GCSEs in England are changing

Thursday 29th June 2017

Starting with English and maths in 2017. The new GCSEs will have a new 9 to 1 grading scale to replace A* to G, with 9 the highest grade. The new GCSEs will ensure that students leave school better prepared for work or further study. They cover more challenging content and are designed to match standards in the strongest performing education systems elsewhere in the world. Changing from numbers to letters means an employer can see easily whether an applicant has taken an old (unreformed) or a new (reformed) GCSE.

What you need to know:

  • A new 9 to 1 grading scale will be introduced in England over the next few years for reformed GCSEs, starting with English language, English literature and maths results which will be awarded in August 2017
  • 9 is the highest grade, and will be awarded to fewer students than the current A*
  • The new grading scale has more grades at the higher end, to provide greater differentiation for higher achieving students
  • Between 2017 and 2019, exam certificates will have a combination of number and letter grades (A* to G) as students sit a mix of new and old GCSEs
  • By 2020, GCSE exam certificates will contain only number grades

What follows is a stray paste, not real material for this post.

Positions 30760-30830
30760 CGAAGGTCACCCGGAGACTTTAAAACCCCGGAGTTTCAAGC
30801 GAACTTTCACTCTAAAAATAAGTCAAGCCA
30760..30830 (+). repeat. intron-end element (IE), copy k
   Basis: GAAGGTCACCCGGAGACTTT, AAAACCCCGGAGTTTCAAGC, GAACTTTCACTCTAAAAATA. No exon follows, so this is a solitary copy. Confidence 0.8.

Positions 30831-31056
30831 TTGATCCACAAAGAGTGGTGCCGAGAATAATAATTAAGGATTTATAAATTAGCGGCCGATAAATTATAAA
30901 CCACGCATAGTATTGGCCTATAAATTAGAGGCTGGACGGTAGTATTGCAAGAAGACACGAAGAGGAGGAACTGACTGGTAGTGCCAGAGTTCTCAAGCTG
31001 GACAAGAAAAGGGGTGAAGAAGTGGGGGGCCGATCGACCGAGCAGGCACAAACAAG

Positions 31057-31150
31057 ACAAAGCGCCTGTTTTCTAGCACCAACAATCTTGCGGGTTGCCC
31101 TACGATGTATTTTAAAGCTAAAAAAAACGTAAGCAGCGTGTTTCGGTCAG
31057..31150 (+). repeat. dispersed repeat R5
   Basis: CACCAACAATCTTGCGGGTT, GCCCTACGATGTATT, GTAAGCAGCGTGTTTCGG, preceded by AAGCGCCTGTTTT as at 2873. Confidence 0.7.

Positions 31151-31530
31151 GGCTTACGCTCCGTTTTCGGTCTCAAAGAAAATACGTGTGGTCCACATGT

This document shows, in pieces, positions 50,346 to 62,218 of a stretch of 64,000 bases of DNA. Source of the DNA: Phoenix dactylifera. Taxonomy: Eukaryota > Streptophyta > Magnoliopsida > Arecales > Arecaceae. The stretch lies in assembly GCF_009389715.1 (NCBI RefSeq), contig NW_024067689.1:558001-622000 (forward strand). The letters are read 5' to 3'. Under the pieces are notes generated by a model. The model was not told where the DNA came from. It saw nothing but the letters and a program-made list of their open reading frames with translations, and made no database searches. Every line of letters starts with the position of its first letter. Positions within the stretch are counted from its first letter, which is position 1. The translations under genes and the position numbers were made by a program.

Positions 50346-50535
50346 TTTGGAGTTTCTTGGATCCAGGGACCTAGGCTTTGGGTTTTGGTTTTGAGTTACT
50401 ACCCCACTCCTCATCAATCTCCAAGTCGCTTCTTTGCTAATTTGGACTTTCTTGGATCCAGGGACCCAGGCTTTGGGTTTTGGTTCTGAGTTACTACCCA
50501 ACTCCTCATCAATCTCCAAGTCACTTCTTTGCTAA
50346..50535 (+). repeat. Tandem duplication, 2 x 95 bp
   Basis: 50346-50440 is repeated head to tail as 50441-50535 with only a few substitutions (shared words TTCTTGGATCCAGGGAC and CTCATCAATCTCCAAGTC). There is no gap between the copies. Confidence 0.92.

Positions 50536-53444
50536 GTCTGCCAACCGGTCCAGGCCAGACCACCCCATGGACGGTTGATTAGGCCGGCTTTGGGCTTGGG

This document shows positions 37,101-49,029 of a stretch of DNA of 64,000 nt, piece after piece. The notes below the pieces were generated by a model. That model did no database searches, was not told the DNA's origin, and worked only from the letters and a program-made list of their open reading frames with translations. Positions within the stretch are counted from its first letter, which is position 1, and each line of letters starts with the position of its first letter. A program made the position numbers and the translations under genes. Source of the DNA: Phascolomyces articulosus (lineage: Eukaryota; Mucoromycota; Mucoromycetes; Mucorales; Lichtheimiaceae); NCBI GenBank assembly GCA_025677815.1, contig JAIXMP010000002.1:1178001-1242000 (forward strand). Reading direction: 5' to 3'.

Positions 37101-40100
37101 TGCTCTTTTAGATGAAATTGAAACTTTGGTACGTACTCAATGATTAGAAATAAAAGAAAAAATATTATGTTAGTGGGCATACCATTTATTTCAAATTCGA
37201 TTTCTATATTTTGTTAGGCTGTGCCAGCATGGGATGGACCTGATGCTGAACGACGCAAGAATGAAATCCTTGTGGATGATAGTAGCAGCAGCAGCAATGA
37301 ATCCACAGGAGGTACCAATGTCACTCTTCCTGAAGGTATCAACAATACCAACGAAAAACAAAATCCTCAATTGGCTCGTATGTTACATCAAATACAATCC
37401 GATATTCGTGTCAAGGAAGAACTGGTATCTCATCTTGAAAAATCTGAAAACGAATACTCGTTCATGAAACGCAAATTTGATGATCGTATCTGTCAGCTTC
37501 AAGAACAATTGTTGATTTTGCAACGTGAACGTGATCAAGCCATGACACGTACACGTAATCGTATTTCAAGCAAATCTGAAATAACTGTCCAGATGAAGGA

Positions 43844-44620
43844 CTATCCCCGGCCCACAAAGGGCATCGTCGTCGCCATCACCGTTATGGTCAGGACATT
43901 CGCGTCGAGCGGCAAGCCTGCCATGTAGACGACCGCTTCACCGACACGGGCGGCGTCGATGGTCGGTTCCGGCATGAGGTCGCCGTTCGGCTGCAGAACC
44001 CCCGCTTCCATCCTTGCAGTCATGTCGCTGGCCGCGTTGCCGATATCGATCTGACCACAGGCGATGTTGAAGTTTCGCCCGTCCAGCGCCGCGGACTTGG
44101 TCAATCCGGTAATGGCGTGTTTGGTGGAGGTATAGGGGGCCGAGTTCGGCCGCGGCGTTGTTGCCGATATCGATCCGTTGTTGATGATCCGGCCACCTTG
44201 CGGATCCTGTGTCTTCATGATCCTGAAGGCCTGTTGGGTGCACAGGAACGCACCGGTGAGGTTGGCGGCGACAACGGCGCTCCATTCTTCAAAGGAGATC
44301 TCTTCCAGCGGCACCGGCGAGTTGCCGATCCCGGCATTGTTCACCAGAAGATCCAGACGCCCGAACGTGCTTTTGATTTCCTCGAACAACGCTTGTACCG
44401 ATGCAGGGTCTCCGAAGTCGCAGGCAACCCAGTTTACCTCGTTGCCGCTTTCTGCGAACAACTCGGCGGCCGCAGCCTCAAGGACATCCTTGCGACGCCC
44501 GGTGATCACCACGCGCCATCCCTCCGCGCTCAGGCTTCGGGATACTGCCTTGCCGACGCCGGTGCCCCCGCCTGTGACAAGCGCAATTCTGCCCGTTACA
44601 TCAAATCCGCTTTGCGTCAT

• Letter grades (A* to G) awarded for old (unreformed) GCSEs will remain valid for future employment or study
    • The old and new GCSE grading scales do not directly compare but there are three points where they align as the diagram shows:
    • the bottom of new grade 7 is aligned with the bottom of current grade A
    • the bottom of new grade 4 is aligned with the bottom of current grade C
    • the bottom of new grade 1 is aligned with the bottom of current grade G
    • The grading scales for AS (A to E) and A levels (A* to E) are not changing

A new GCSE grade 4 is broadly equivalent to a low / medium grade C, the standard for a level 2 qualification. The Department for Education recognises grade 4 and above as a ‘standard pass’; this is the minimum level that students need to reach in English and maths, otherwise they will need to continue to study these subjects as part of their post-16 education. A GCSE pass at new grade 4 is therefore a credible achievement and should be viewed as such for work or further study opportunities. To continue to raise standards in schools, the Department for Education recognises a grade 5 and above as a ‘strong pass’ and will be using this in its headline measures of school performance; a benchmark comparable with the strongest performing education.

GCSE

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